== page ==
Although you can't prevent presbyopia, you can help protect your eyes and your vision. Here's how:
Sep. 30, 2011
- Have your eyes checked. Regardless of how well you see, have your eyes checked regularly for problems.
- Control chronic health conditions. Certain conditions, such as diabetes and high blood pressure, can affect your vision if you don't receive proper treatment.
- Protect your eyes from the sun. Wear sunglasses that block ultraviolet (UV) radiation. This is especially important if you spend long hours in the sun or are taking a prescription medication that increases your sensitivity to UV radiation.
- Prevent eye injuries. Wear protective eyewear when playing sports, mowing the lawn, or painting or using other products with toxic fumes. Look for "ANSI Z87.1," a national standard of effectiveness in protecting against injury, on the lens or frame.
- Eat healthy foods. Try to eat plenty of fruits and leafy greens and other vegetables. These foods generally contain high levels of antioxidants as well as vitamin A and beta carotene. They're also vital to maintaining healthy vision.
- Use the right glasses. The right glasses optimize your vision. Having regular exams will ensure that your eyeglass prescription is correct.
- Use good lighting. Turn up or add light for better vision.
- Recognize symptoms. Sudden loss of vision in one eye, sudden hazy or blurred vision, flashes of light, black spots, or halos or rainbows around lights may signal a serious medical problem, such as acute glaucoma or stroke, or some other treatable retinal condition, such as a retinal tear or retinal detachment. See your doctor immediately if you experience any of these symptoms.
- Mian SI. Visual impairment in adults: Refractive disorders and presbyopia. http://www.uptodate.com/home/index.html. Accessed Aug. 7, 2011.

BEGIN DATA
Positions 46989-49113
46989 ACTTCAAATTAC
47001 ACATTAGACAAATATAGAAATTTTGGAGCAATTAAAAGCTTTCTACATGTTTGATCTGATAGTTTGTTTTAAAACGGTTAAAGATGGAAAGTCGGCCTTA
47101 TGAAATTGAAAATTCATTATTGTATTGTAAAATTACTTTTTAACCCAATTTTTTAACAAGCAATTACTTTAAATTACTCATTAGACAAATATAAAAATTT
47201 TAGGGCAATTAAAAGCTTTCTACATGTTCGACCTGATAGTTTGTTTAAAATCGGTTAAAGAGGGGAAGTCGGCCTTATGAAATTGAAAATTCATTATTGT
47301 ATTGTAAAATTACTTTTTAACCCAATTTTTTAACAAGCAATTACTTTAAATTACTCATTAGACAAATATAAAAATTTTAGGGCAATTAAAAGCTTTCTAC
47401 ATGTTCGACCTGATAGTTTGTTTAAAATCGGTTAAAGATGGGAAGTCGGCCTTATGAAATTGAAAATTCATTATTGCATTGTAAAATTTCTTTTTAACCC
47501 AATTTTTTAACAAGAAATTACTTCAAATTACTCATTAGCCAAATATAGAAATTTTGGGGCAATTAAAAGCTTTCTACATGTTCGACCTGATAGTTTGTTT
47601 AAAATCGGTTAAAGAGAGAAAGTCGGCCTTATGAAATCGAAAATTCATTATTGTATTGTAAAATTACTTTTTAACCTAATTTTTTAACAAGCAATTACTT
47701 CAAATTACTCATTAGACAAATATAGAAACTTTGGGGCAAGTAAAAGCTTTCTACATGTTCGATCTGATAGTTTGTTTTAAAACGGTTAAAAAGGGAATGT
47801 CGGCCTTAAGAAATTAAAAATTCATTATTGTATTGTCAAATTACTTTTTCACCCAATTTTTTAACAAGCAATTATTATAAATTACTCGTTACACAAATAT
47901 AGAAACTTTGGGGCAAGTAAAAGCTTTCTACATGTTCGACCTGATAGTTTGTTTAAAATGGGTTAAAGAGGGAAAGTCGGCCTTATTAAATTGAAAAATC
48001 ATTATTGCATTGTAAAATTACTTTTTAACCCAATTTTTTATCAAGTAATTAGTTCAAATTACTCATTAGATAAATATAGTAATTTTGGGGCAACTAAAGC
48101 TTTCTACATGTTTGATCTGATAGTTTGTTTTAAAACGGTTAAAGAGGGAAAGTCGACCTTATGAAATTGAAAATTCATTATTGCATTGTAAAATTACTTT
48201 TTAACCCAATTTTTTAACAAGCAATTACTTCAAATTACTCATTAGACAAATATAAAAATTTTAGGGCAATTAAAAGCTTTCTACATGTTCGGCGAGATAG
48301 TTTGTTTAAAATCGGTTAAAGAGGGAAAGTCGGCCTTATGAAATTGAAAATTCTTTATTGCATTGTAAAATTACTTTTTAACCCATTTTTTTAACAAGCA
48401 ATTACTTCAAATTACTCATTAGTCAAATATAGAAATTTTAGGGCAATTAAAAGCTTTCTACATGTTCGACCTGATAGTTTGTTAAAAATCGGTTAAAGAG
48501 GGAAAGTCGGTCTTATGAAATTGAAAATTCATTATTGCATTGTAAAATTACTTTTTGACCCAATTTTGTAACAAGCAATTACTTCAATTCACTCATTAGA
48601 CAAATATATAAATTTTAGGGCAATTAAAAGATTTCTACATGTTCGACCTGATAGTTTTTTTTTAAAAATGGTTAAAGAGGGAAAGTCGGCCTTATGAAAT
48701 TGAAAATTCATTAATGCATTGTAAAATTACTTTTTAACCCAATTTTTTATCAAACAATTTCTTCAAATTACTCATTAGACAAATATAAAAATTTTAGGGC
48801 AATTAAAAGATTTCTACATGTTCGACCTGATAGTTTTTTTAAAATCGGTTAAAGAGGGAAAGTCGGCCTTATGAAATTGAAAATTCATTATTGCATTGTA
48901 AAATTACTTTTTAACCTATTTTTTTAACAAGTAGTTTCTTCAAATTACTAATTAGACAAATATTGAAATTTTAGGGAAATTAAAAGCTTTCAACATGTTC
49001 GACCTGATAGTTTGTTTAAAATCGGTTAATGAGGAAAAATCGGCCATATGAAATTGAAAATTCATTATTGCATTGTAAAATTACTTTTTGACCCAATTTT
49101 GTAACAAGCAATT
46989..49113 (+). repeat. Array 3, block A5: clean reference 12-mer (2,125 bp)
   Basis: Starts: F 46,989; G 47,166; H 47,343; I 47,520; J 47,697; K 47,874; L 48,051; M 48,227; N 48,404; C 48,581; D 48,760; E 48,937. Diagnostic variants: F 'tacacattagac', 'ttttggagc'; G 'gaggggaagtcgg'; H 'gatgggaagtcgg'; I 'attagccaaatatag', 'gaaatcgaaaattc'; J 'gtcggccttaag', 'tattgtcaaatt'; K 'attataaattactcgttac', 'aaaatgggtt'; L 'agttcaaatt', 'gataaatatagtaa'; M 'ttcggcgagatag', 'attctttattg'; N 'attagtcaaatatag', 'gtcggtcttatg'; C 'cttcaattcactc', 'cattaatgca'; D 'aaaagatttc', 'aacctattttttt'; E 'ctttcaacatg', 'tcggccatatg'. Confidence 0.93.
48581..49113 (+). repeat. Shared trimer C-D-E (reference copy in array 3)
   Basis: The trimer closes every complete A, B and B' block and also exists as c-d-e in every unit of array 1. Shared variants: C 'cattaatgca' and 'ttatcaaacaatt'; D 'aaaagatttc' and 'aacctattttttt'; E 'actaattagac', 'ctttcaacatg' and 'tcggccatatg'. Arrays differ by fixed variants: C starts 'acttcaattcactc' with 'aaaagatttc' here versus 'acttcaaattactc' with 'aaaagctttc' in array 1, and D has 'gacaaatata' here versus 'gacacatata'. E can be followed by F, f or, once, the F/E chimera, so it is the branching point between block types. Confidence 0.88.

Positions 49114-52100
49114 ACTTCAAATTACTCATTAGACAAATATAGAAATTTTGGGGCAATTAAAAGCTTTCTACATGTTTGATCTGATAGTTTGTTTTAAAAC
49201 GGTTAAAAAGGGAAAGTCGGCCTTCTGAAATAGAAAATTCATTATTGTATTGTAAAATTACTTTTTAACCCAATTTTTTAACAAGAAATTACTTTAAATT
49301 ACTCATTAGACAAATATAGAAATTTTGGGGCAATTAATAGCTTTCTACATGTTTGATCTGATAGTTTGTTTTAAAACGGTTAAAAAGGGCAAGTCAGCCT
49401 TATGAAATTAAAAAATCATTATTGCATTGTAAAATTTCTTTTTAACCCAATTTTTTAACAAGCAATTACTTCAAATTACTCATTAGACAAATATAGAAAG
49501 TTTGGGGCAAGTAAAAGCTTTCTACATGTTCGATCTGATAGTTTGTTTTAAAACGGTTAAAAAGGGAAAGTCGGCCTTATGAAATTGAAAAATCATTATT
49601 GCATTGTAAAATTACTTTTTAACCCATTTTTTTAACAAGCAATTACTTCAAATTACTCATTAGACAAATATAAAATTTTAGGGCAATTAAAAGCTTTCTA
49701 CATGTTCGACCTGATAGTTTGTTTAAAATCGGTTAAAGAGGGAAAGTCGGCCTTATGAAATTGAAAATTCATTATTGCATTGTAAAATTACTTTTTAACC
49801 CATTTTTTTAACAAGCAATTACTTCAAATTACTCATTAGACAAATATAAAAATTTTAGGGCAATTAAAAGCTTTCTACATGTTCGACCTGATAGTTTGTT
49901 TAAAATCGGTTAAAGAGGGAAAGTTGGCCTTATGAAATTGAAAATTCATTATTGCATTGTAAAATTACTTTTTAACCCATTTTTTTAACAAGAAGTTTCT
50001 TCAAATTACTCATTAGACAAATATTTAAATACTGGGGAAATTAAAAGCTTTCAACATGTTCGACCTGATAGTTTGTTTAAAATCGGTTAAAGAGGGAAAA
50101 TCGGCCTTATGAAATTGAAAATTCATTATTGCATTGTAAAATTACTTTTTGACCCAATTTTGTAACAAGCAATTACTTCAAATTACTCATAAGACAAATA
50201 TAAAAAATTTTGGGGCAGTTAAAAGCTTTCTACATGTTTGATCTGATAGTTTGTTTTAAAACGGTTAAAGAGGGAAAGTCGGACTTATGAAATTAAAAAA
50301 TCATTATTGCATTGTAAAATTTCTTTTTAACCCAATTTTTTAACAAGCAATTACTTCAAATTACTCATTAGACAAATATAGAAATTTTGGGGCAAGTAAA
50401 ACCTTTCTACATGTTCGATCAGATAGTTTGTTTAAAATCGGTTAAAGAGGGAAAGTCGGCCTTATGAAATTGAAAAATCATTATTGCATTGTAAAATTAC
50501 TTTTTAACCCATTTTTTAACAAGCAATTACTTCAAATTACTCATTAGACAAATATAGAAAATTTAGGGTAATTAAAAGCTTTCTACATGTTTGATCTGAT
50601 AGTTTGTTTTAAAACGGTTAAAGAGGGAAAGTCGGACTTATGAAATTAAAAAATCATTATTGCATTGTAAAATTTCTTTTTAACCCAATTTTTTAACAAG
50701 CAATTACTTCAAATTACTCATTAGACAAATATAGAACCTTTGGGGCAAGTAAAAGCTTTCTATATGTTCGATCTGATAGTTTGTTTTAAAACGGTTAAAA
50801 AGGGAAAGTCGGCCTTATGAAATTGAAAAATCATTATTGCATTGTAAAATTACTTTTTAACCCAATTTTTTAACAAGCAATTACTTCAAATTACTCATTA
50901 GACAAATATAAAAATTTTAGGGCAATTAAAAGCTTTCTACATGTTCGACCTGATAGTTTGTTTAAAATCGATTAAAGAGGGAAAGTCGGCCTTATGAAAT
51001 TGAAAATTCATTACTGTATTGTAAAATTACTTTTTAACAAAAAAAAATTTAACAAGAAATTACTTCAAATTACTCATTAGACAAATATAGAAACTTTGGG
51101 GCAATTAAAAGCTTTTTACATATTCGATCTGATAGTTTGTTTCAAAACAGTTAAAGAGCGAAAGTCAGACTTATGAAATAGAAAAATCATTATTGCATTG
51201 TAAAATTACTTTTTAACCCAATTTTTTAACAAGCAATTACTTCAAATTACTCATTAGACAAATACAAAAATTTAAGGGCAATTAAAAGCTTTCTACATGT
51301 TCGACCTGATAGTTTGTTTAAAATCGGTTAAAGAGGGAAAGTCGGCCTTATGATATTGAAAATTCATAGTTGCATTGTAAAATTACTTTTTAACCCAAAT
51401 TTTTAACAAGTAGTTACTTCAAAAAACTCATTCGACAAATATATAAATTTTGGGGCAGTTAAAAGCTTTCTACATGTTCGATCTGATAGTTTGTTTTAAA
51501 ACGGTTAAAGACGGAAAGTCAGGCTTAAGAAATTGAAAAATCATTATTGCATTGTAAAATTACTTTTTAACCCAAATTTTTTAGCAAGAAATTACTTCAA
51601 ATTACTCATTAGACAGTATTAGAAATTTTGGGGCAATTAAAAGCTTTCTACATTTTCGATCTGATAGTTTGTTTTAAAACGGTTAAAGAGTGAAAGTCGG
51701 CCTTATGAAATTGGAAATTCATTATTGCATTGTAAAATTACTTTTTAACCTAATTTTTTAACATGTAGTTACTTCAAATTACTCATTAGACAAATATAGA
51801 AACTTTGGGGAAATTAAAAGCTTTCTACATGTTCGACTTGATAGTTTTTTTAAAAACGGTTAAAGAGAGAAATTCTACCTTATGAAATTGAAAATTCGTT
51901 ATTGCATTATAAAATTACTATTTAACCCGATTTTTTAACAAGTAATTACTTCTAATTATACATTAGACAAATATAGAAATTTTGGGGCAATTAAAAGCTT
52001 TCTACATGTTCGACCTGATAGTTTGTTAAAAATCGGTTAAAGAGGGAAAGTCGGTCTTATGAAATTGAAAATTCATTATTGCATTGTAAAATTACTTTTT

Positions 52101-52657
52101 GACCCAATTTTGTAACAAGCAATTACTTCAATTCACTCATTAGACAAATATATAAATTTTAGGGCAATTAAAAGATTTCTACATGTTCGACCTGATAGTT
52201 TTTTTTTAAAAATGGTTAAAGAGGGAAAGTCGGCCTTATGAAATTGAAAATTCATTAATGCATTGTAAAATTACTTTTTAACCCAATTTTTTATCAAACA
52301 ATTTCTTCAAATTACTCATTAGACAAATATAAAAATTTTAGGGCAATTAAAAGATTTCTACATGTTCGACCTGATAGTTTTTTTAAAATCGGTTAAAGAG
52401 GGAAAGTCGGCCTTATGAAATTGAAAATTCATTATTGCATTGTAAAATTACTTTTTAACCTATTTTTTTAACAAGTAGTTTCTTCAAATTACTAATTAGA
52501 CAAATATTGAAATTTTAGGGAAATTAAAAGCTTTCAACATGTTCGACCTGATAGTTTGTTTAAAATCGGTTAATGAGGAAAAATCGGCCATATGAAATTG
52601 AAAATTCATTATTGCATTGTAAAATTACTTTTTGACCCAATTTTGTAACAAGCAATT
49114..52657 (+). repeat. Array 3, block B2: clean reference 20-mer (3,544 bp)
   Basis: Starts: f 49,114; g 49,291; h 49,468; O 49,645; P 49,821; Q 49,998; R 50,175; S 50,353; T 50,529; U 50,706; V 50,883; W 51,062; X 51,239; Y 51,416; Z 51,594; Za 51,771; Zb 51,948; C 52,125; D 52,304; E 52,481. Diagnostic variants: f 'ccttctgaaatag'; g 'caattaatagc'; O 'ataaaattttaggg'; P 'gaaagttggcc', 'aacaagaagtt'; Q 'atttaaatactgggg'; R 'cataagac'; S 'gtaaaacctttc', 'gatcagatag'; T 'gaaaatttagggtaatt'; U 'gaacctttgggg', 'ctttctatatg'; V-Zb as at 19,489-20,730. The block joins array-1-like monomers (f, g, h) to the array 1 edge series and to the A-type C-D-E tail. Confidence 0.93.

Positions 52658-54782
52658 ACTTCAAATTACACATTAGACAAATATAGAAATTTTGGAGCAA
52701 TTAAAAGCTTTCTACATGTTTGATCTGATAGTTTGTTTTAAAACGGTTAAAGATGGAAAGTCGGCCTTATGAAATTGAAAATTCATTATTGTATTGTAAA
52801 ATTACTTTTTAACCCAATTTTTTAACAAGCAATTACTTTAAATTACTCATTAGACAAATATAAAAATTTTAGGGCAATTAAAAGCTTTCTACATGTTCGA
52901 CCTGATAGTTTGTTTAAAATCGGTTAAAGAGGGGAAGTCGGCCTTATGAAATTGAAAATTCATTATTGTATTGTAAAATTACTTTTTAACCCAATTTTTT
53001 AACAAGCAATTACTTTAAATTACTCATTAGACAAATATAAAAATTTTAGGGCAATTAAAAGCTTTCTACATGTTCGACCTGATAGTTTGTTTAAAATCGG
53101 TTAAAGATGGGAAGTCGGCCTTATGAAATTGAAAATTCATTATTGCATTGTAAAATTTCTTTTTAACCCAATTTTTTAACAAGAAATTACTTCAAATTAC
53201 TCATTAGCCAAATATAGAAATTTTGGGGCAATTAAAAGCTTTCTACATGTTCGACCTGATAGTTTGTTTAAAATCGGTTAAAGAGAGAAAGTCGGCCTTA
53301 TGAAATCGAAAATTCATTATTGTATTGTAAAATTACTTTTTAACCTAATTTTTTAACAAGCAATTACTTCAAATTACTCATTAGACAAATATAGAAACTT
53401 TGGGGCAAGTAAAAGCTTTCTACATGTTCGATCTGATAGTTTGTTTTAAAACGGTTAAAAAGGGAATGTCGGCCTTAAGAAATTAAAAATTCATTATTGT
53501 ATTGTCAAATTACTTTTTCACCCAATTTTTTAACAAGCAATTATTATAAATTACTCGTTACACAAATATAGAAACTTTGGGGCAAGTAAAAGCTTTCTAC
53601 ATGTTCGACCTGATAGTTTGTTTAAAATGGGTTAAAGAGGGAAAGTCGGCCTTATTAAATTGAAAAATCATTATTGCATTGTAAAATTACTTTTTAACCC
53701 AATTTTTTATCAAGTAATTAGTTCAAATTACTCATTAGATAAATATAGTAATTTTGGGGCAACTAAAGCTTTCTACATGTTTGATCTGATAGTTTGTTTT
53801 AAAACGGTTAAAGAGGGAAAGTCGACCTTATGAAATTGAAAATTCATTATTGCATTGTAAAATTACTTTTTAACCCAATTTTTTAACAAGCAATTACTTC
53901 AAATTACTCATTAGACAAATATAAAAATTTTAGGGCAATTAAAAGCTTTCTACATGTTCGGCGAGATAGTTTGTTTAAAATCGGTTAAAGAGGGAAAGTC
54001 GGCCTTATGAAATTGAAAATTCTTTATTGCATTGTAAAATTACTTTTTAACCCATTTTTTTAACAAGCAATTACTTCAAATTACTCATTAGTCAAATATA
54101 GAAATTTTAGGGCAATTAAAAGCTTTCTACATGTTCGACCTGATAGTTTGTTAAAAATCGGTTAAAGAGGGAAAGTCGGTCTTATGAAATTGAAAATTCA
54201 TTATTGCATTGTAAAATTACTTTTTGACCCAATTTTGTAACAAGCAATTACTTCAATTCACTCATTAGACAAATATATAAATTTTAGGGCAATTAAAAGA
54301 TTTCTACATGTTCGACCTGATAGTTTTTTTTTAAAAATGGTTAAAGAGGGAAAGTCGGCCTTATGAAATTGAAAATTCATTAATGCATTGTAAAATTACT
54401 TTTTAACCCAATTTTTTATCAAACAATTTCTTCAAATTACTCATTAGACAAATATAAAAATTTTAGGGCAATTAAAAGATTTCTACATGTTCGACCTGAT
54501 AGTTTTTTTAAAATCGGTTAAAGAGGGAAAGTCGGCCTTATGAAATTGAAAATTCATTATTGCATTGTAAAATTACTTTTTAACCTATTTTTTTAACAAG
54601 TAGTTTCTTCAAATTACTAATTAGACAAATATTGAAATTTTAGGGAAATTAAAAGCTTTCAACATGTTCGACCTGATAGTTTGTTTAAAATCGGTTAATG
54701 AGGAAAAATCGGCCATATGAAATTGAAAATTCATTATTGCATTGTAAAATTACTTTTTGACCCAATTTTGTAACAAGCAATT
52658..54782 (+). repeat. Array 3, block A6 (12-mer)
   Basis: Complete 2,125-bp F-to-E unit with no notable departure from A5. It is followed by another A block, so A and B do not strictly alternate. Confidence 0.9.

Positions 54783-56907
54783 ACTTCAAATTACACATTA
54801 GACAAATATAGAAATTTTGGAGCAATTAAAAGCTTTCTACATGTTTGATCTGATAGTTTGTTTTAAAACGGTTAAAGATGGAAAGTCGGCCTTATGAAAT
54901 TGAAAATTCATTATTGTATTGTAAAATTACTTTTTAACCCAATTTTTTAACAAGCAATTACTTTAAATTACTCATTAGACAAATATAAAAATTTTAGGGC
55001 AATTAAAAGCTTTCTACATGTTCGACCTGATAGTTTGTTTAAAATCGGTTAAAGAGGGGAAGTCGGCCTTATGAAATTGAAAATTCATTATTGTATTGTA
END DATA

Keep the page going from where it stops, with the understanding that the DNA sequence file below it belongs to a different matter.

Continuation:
- Optometric clinical practice guideline: Care of the patient with presbyopia. American Optometric Association. http://www.aoa.org/documents/CPG-17.pdf. Accessed Aug. 7, 2011.
- Policy statement: Frequency of eye exams. American Academy of Ophthalmology. http://one.aao.org/CE/PracticeGuidelines/ClinicalStatements_Content.aspx?cid=810eaf61-181e-41c8-a0e8-e1d122efe5a4. Accessed Aug. 7, 2011.
- Preferred practice pattern: Refractive errors & refractive surgery. American Academy of Ophthalmology. http://one.aao.org/CE/PracticeGuidelines/PPP_Content.aspx?cid=e6930284-2c41-48d5-afd2-631dec586286. Accessed Aug. 7, 2011.
- Garcia-Gonzalez M, et al. Visual outcomes of LASIK-induced monovision in myopic patients with presbyopia. American Journal of Ophthalmology. 2010;150:381.
- What is LASIK? U.S. Food and Drug Administration. http://www.fda.gov/MedicalDevices/ProductsandMedicalProcedures/SurgeryandLifeSupport/LASIK/ucm061358.htm. Accessed Aug. 8, 2011.
- Alternative refractive surgery procedures. EyeSmart. http://www.geteyesmart.org/eyesmart/glasses-contacts-lasik/refractive-surgery-alternative-procedures.cfm. Accessed Aug. 8, 2011.
- Kubal AA. Multifocal versus accommodating intraocular lenses: A review of the current technology, outcomes, and complications. International Ophthalmology Clinics. 2011;51:131.
- Robertson DM (expert opinion). Mayo Clinic, Rochester, Minn. Aug. 24, 2011.
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